That’s right, Elkwood High! Your beloved ninth-grade English teacher Ms. B. is pivoting to a new teaching style! As many students, supervisors, and colleagues know, my current vibe as an educator can best be described as Sweet, Middle-Aged Lady Who Is Easily Distracted by Any Mention of “Mansfield Park.” It’s served me well over the past twenty years of pretending that I couldn’t tell when you were lying, but, as of this summer, I have a new teaching-style mentor, Mr. Yanks, whom some of you may remember as Asshole Tenth-Grade History Teacher Who Got Away with It for Thirty-Seven Years Because He Also Coached the Varsity Football Team to the State Championship in 1994.
I’m giving you a heads-up now, because I know that it can be a difficult transition when a teacher switches styles. Few of us can forget how shocking it was when Mr. Clark transformed himself practically overnight from Shambling Dad Who Names His Biology Units After Eagles Songs into Divorced Dude Who Talks About Microdosing While Creeping on the Moms on P.T.A. Zoom Meetings. And Madame Henri’s switcheroo—from her 2019 vibe as a French Teacher Who Gives Extra Credit for Bringing in Candy You Bought in Quebec to her current, 2021 incarnation as Q-Anon Conspiracist Who Refuses to Record Class or Appear on Camera—has been a lot, I know. That’s why I’m taking the time to explain my choice.
You see, this virtual year has been especially difficult. Maybe it was when I allowed my class to turn off their cameras, and they responded to my questions about the main themes of “Romeo and Juliet” with a mix of silence, audible snoring, audible giggling, and the sounds of Super Mario Kart. Or maybe it was when a student, literally one-third my age, spent thirty minutes explaining feminism to me, a concept which she believed was invented by Taylor Swift. Or maybe it was when Principal Samuels asked me to write and deliver a ten-minute presentation on time management at our faculty meeting because, as he put it, “No one knows how to balance everything more than you ladies with kids!” (A should-be-irrelevant reminder: I do not have children.)
It was during these moments that I began to think of Mr. Yanks, whom some of you may recall. My classmates and I learned so much from him—from the nicknames that American soldiers gave to various venereal diseases during the First World War, to how much a human head weighs (with and without a brain), to exactly what people who get an English degree can expect to earn post-college, to many of Coach Bear Bryant’s best quotations, to how to do a surprisingly decent Marilyn Monroe imitation if you did not like Marilyn Monroe or any other woman. It is safe to say, in other words, that few of us learned much about American history from Mr. Yanks.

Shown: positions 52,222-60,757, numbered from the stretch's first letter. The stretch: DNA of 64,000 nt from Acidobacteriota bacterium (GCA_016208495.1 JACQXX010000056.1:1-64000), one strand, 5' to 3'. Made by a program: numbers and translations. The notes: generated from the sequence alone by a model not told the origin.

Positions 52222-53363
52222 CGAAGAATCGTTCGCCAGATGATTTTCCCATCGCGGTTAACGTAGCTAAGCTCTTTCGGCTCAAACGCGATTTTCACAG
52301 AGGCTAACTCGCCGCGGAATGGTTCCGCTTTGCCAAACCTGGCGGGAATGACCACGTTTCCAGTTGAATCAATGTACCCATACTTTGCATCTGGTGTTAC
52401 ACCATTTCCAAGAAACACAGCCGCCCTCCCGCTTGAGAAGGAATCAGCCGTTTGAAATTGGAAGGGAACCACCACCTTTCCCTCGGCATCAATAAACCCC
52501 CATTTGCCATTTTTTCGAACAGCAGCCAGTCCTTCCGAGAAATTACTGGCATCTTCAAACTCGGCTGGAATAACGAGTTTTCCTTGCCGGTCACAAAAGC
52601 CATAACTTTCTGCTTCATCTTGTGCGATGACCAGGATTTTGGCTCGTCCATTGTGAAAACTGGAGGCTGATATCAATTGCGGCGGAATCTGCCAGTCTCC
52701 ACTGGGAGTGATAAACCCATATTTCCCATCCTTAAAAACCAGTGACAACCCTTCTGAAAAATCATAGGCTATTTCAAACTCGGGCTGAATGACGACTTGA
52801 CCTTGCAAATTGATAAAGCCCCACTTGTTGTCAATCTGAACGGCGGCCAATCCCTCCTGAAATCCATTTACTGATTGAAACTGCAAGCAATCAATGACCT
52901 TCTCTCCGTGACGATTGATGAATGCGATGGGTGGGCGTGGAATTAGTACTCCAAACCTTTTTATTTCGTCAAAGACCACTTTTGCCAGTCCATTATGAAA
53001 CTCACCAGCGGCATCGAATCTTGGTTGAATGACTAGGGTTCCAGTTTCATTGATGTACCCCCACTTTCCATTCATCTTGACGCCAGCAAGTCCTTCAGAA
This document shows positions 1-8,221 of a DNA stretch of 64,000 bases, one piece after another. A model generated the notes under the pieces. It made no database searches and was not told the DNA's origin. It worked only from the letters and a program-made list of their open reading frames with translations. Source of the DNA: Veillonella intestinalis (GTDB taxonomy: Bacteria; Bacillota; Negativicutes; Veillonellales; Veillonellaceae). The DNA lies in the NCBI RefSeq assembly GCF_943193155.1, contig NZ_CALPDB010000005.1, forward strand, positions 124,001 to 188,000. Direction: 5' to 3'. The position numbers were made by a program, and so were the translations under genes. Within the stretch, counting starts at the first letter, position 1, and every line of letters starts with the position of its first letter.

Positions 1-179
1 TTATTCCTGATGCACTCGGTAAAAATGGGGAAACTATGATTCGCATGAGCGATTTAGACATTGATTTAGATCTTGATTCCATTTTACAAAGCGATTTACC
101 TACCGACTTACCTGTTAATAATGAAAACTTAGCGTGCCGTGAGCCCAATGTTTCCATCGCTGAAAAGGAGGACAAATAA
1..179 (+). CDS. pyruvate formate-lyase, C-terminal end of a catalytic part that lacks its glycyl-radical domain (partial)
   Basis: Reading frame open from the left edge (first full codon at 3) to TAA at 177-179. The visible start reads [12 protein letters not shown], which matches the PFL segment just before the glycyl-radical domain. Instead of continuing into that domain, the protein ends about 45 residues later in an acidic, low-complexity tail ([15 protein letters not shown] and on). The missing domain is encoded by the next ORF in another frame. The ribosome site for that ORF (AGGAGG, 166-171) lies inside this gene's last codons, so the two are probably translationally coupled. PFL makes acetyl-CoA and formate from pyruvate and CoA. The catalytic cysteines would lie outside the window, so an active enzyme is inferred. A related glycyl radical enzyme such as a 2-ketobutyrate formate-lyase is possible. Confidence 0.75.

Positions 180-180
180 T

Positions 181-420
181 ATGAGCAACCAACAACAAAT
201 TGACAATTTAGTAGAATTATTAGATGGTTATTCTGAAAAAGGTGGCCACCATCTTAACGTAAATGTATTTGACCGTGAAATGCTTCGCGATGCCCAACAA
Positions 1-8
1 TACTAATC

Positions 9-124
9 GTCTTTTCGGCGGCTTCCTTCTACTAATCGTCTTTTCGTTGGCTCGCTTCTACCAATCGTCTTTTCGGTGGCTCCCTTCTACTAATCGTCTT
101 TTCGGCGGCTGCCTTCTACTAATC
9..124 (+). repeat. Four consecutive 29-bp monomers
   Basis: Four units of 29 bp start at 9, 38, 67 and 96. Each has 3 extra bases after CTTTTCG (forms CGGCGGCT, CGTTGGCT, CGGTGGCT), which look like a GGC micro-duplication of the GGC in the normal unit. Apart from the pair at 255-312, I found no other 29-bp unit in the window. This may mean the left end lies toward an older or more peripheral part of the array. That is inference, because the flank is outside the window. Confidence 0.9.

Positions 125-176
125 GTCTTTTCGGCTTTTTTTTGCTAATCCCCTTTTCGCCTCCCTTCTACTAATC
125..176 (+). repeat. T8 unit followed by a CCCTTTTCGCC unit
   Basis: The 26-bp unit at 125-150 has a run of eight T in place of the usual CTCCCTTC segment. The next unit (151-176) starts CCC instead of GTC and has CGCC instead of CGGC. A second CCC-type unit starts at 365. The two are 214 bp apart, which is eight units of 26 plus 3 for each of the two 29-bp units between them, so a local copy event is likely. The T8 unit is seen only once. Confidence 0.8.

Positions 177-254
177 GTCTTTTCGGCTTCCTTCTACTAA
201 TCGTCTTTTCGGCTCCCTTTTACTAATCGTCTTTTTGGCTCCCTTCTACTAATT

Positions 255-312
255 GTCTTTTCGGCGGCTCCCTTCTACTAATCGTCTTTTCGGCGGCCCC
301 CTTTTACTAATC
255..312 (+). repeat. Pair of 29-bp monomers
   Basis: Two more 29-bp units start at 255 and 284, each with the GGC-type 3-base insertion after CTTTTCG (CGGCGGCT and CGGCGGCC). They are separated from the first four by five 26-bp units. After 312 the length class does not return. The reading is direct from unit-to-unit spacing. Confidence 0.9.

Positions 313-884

However, and this is key, what we did learn both from and about Mr. Yanks was to leave him the hell alone. And that sounds glorious, frankly. No one asked Mr. Yanks if they could go to the bathroom because, if they did, he always replied, “Go ahead, take a whiz right there, I’m not stopping you.” No one told Mr. Yanks that Abraham Lincoln was overrated. No one argued that they couldn’t learn history from Mr. Yanks because prior history teachers had ruined the entire subject. No one asked Mr. Yanks to write letters of recommendation for them, or to come in at 6 A.M. so that they could get help writing an assignment before swim practice, or to excuse them from doing homework because they had harder homework in other classes, or to return their Canadian candy so that they could give it to Madame Henri instead.
So, when we return to the high-school building in the fall, you may notice some changes. All the cheerful posters around my classroom with slogans like “You Can Do It!” will be replaced with décor inspired by Mr. Yanks: pieces of notebook paper on which “No Achievement Trophies Here” has been scrawled in cramped, ballpoint letters; and photos of General Patton. Also, I will no longer buy a box of tissues every day for students’ usage. No silly stickers, either. In short, by next year, I expect to teach in a room completely devoid of all material comforts, except for my sciatica pillow.
It has been a pleasure working with you in my current style, and I thank you for all of the things we’ve shared, especially your thoughts on whether those who can’t do teach. But know that nothing is forever, and, while I’m sorry that the new me will be less helpful and less liked, this pivot will allow me to continue teaching English until my pension kicks in. When we next meet in person, I look forward to giving you a final hug—and then calling you a nimrod who can’t remember how to tie your goddam shoes. If you have any questions about my pivot, please hold them until next year, when I’ll be sure to let you know what to do with them.